The compression of neural networks (Han et al., 2015a, b; Chen et al., 2015) has become more and more important in order to deploy large networks to small mobile devices. Our work can be seen as a way to compress the embedding layer in neural networks. Most existing network compression techniques focus on dense/convolutional layers that are shared/amortized by all data instances, while one data instance only utilizes a fraction of embedding layer weights associated with the given symbols. To compress these types of weights, some efforts have been made, such as product quantization (Jegou et al., 2011; Joulin et al., 2016a; Zhang, ; Zhang et al., 2015a; Babenko & Lempitsky, 2014). Compared to their methods, our framework is more general. Many of these methods can be seen as a special case of “KD encoding” using a linear embedding transformation function without hidden layer. Also, under our framework, both the codes and the transformation functions can be learned jointly by minimizing task-specific losses.
Our work is also related to LightRNN (Li et al., 2016), which can be seen as a special case of our proposed KD code with and . Due to the use of a more compact code, its code learning is harder and more expensive. This work is an extension of our previous workshop paper (Chen et al., 2017) with guided end-to-end code learning. In parallel to (Chen et al., 2017), (Shu & Nakayama, 2017) explores similar ideas with linear composition functions and pre-trained codes.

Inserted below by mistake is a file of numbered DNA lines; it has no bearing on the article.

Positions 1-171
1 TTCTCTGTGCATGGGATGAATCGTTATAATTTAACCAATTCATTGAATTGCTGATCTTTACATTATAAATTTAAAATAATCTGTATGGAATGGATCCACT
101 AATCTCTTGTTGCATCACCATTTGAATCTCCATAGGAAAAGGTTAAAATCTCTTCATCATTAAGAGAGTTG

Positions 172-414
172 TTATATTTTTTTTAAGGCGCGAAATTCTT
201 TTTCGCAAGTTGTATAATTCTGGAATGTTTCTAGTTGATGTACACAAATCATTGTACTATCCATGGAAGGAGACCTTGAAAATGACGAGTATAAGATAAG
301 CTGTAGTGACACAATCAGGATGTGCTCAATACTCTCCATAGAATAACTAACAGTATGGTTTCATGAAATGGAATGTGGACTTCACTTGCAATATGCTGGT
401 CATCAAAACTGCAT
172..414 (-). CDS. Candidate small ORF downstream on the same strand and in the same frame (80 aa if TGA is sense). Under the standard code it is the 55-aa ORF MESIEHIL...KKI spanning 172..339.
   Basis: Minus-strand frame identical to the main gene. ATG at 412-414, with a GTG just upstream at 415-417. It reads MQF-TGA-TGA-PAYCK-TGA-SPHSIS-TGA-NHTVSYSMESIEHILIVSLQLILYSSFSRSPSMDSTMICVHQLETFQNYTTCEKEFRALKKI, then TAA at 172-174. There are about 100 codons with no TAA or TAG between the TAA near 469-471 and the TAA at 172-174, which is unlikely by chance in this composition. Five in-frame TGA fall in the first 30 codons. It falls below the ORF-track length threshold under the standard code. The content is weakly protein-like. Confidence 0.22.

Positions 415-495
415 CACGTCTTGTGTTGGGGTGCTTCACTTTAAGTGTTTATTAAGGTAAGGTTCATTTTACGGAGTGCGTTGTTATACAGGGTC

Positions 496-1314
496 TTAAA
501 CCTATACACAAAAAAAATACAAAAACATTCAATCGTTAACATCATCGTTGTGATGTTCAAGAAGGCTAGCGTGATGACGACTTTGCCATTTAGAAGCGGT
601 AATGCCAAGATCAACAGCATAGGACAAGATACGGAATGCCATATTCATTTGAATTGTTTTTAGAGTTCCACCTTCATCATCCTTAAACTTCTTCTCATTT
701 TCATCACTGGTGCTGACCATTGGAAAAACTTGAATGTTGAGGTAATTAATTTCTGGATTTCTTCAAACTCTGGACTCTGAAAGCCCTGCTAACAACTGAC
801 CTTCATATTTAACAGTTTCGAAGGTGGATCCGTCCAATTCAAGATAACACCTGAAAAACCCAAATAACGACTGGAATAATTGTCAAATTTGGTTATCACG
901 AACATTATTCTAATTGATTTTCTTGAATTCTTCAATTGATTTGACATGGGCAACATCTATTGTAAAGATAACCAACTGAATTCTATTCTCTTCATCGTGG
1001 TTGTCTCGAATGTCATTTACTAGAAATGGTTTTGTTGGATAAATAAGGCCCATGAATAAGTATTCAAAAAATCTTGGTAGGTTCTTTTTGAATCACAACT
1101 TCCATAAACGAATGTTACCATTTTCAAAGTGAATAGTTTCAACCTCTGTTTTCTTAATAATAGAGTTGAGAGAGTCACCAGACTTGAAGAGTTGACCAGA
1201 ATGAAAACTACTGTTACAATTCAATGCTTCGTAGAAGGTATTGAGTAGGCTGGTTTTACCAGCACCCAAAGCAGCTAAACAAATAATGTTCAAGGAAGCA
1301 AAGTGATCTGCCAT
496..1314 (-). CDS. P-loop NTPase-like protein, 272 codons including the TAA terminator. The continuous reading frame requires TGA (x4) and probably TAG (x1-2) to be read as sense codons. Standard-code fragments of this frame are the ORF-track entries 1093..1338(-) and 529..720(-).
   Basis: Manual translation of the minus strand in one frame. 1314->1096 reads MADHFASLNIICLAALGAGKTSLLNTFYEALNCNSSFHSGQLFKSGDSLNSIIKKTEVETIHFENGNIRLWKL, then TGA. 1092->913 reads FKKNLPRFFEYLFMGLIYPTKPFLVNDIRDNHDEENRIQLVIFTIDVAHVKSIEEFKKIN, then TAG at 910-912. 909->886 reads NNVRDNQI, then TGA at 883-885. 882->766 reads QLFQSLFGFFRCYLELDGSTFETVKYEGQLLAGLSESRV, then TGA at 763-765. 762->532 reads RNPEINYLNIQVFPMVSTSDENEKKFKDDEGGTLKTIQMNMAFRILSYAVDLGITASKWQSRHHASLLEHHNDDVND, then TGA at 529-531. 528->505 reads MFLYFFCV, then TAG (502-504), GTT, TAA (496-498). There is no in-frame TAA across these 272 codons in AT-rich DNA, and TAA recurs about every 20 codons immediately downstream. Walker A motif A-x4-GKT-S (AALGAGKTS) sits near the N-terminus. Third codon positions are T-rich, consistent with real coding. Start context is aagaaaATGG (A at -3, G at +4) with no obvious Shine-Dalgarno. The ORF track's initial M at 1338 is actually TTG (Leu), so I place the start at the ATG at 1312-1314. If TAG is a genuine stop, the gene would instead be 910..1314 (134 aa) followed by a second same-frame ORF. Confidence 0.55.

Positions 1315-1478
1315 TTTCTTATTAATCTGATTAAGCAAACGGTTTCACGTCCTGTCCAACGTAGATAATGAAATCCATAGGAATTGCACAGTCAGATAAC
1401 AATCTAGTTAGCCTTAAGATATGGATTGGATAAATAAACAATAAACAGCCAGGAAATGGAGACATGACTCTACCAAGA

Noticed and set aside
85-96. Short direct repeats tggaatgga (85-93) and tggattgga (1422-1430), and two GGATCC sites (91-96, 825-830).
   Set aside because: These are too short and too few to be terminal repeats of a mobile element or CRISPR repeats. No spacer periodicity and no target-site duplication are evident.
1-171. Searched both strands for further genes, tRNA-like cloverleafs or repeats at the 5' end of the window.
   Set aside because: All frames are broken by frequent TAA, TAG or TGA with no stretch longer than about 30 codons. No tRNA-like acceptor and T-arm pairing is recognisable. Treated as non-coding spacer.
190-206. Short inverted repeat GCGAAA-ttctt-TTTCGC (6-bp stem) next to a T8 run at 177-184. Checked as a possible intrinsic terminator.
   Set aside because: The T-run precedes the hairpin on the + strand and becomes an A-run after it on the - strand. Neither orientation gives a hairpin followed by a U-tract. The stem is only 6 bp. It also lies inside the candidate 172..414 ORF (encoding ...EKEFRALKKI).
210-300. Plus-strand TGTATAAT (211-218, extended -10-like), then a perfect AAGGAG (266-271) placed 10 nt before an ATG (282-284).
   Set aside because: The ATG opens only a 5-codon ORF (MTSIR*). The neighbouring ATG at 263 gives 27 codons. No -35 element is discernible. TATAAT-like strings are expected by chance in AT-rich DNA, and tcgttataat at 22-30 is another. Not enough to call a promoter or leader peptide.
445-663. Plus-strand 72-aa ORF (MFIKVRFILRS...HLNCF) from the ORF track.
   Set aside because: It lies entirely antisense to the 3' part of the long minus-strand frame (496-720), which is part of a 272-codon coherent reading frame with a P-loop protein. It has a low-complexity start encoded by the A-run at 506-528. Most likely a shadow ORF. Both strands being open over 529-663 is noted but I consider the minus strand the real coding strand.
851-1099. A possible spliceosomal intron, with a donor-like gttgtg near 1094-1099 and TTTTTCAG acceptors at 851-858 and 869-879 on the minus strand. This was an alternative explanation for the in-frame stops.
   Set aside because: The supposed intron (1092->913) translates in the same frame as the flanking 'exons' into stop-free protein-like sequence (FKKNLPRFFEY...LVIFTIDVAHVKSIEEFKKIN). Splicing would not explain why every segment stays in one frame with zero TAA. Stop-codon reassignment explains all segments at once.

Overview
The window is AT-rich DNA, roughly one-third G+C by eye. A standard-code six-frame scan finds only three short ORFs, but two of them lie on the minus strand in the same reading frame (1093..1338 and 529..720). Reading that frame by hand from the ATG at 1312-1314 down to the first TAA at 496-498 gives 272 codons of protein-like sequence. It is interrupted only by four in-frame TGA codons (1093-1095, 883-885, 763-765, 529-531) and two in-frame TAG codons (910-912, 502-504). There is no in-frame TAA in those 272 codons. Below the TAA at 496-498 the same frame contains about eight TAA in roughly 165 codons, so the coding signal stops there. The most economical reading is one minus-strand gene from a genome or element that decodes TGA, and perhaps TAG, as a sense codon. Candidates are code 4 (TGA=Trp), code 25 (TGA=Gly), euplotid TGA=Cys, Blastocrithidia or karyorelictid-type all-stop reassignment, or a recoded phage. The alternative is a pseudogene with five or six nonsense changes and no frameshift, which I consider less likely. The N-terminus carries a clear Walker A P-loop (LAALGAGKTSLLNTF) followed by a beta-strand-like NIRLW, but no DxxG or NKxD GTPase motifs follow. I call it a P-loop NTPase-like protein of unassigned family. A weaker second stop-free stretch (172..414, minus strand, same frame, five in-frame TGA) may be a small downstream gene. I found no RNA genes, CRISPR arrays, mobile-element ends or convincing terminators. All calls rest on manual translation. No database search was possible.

In this paper, we propose a novel K-way D-dimensional discrete encoding scheme to replace the “one-hot" encoding, which significantly improves the efficiency of the parameterization of models with embedding layers. To learn semantically meaningful codes, we derive a relaxed discrete optimization technique based on SGD enabling end-to-end code learning. We demonstrate the effectiveness of our work with applications in language modeling, text classification and graph convolutional networks.